Department of Conflict Resolution Studies Theses and Dissertations

Date of Award

2017

Document Type

Dissertation

Degree Name

Doctor of Philosophy in Conflict Analysis & Resolution

Department

College of Arts, Humanities and Social Sciences – Department of Conflict Resolution Studies

First Advisor

Ismael Muvingi

Second Advisor

Elena Bastidas

Third Advisor

Robin Cooper

Abstract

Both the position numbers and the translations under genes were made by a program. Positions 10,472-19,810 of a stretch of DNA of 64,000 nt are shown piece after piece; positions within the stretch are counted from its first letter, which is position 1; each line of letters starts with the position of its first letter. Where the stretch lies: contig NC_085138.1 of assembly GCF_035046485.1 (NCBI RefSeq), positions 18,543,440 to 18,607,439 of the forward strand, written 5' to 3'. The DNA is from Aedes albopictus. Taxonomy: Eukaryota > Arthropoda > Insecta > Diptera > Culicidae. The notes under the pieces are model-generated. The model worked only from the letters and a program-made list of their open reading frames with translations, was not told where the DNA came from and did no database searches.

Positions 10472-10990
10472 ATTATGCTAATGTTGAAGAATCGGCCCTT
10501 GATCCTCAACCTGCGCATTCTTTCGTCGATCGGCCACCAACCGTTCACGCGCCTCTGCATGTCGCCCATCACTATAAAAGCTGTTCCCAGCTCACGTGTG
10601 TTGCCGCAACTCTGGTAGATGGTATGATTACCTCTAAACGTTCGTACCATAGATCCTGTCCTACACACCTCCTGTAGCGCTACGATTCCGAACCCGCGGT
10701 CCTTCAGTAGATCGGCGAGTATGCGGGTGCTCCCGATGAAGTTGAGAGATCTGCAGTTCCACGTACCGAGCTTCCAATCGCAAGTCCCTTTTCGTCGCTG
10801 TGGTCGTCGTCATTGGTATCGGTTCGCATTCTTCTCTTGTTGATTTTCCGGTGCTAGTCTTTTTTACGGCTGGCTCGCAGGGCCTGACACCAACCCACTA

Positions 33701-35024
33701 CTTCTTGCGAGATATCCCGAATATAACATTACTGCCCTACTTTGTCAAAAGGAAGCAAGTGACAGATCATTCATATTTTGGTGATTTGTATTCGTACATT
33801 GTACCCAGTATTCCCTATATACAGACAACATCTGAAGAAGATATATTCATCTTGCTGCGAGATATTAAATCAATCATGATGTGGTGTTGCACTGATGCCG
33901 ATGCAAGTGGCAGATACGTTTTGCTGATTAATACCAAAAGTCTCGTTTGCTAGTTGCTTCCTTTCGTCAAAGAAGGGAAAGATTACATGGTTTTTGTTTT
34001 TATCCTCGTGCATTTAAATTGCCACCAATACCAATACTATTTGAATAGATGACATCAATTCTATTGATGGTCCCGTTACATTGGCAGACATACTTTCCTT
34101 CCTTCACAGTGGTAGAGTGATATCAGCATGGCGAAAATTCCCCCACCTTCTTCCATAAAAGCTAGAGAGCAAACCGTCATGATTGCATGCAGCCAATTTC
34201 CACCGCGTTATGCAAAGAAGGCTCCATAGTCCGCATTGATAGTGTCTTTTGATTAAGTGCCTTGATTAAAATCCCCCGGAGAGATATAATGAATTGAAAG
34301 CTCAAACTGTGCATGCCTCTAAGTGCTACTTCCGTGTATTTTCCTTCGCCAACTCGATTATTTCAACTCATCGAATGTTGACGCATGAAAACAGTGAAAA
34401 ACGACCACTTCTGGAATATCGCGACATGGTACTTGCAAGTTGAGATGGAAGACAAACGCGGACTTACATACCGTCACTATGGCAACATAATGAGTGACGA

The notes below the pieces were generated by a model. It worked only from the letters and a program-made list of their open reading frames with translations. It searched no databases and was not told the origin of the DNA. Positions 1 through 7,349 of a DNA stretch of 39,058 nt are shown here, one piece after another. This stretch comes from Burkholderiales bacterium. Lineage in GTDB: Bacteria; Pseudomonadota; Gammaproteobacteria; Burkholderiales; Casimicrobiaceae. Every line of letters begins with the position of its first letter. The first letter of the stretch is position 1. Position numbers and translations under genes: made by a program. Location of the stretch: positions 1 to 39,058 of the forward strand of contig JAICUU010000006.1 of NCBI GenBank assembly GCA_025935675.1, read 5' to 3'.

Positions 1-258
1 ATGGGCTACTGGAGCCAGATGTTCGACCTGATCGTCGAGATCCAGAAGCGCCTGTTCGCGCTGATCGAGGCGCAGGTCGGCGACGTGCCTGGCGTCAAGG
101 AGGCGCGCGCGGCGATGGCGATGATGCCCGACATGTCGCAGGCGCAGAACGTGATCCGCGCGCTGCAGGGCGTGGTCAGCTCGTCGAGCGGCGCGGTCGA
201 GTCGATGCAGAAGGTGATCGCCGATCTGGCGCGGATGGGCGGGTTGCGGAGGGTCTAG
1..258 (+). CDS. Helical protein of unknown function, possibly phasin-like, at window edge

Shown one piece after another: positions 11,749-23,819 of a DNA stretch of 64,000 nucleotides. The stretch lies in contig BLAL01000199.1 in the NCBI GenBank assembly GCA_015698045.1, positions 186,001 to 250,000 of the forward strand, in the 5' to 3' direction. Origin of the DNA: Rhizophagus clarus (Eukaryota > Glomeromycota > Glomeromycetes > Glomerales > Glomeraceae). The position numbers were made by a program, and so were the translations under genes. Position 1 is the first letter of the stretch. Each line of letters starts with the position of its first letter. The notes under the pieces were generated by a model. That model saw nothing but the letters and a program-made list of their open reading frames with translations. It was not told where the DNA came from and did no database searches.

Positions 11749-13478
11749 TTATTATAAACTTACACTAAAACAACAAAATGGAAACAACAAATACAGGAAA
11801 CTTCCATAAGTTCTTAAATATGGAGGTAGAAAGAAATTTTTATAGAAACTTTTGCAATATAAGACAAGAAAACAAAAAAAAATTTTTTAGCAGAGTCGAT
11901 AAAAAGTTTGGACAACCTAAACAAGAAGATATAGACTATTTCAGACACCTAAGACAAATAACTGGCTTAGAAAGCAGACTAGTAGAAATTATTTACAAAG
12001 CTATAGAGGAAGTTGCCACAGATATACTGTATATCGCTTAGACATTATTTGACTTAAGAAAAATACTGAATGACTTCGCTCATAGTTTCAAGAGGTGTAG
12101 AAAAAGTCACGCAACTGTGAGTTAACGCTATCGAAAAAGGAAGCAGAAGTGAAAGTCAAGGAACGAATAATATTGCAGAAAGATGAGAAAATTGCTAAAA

Colonialism had tremendous effects on the lives, geography, and institutions of the colonized peoples. The colonizers rejected indigenous institutions and practices and adopted or imposed Western and Eurocentric policies in the processes of administration and conflict resolution. Not surprisingly, the differences in cultures between the colonialists and the indigenous populations were bound to cause challenges both to the colonizers and the indigenes. Despite the challenges encountered by the respective colonial administrations, most post-colonial governments replicated their policies. The consequences have been poor governance, confusion, and conflicts in the post-colonial era. To address the situation, calls are being made for the integration of indigenous institutions into the formal institutions of respective post-colonial administrations.The mixed method case study used in this study highlights the Ekpe process of conflict resolution as practiced by the indigenes of Manyu Division in the South West Region of Cameroon and explores the possibility of using Ekpe to resolve chieftaincy, land, and succession to property disputes in Manyu Division. Through observation and qualitative interviews, the Ekpe process of conflict resolution is described and the participants expressed their preference of Ekpe in resolving disputes. Logistic regression is also utilized to find out if there is a correlation between administrative involvement and chieftaincy conflicts, administrative involvement and land conflicts, the courts and succession to property disputes as well as a correlation between the Ekpe model and disputes. The outcome of the study reveals that the indigenes prefer the Ekpe model to resolve chieftaincy and land disputes, and the courts to resolve succession to property disputes in Manyu Division.

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